I also recommend watching two Japanese films: Every Day is a Good Day, a beautiful movie about the art and wisdom of the tea ceremony through the journey of a young woman. Having experienced a tea ceremony in Japan, this film added so much depth and appreciation to what we experienced. The second film, Perfect Days, might not be everyone's cup of tea due to its slow pace, but it provided a poignant look into the daily life and routine of an older man and introduced us to the public baths, which we later grew to love immensely in Japan.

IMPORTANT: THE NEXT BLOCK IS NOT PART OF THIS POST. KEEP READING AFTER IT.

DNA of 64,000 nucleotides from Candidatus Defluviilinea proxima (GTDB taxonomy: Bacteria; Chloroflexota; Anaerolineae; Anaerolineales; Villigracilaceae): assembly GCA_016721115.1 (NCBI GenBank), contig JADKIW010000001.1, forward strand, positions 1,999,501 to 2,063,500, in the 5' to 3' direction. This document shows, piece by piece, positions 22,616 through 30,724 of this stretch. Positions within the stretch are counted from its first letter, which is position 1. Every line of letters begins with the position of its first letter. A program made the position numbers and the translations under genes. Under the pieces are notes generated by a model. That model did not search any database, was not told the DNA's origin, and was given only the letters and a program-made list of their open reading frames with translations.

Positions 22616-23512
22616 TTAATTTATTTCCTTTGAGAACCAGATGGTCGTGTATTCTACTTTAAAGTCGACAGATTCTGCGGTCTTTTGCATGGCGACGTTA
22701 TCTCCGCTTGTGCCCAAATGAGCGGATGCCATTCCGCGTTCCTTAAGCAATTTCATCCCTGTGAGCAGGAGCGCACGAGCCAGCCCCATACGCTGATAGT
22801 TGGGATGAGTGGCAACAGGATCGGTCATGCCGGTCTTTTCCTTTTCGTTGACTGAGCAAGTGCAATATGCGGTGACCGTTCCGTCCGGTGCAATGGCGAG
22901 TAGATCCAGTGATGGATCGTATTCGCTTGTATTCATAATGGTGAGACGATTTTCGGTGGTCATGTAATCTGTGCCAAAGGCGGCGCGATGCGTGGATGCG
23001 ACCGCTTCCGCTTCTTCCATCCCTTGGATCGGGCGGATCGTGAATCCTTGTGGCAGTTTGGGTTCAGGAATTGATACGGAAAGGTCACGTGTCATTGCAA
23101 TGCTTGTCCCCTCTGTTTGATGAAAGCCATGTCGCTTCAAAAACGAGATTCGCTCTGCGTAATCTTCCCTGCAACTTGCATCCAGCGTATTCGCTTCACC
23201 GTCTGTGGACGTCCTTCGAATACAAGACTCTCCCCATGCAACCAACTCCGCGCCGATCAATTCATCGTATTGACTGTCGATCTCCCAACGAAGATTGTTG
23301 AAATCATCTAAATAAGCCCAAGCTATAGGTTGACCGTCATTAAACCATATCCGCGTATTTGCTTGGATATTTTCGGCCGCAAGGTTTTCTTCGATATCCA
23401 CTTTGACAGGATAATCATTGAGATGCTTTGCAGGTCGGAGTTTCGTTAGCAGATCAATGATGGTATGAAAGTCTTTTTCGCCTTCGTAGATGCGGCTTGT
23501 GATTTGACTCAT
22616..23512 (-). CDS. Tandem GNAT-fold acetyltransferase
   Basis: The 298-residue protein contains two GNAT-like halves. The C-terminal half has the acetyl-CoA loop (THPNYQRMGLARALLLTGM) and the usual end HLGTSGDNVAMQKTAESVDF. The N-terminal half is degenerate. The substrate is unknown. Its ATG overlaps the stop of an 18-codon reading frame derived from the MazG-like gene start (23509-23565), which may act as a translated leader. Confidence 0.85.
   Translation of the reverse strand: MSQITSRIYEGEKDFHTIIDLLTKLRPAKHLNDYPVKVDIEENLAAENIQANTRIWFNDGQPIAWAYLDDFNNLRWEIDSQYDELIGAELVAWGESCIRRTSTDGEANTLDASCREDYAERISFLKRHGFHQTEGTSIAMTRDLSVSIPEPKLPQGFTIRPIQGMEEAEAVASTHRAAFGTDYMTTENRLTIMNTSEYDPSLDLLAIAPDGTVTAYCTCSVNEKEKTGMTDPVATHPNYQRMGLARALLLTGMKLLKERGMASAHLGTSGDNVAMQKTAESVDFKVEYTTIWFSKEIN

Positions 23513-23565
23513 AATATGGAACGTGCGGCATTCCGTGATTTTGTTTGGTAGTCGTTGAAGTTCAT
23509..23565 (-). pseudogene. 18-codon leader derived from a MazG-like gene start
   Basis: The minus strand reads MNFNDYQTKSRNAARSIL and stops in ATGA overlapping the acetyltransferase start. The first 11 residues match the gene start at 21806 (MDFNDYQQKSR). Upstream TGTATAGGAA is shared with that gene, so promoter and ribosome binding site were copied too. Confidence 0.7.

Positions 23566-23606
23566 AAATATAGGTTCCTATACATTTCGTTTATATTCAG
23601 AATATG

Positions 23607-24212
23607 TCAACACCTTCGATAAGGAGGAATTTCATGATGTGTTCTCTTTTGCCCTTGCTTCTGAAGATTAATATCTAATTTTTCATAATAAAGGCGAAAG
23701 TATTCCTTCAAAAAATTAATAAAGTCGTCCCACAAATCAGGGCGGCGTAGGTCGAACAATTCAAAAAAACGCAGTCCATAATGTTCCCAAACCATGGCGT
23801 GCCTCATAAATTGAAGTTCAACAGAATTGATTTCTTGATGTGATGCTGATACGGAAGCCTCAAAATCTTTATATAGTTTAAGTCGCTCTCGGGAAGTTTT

By following these tips, you’re not just visiting Japan; you’re immersing yourself in its culture and customs, which is the essence of true travel. Enjoy your journey to the fullest and make memories that will last a lifetime! Stay tuned for my next blog, which will highlight our top destination experiences!

This blog was written by senior couples therapist and parental advisor Dr Kalanit Ben-Ari. With a doctorate in Psychology, Dr Ben-Ari has worked in the field for over 20 years and runs a private clinic in Hampstead, London. She is also an author, speaker, international trainer, therapist supervisor, and was the Chair of Imago Relationship Therapy UK from 2013-2023.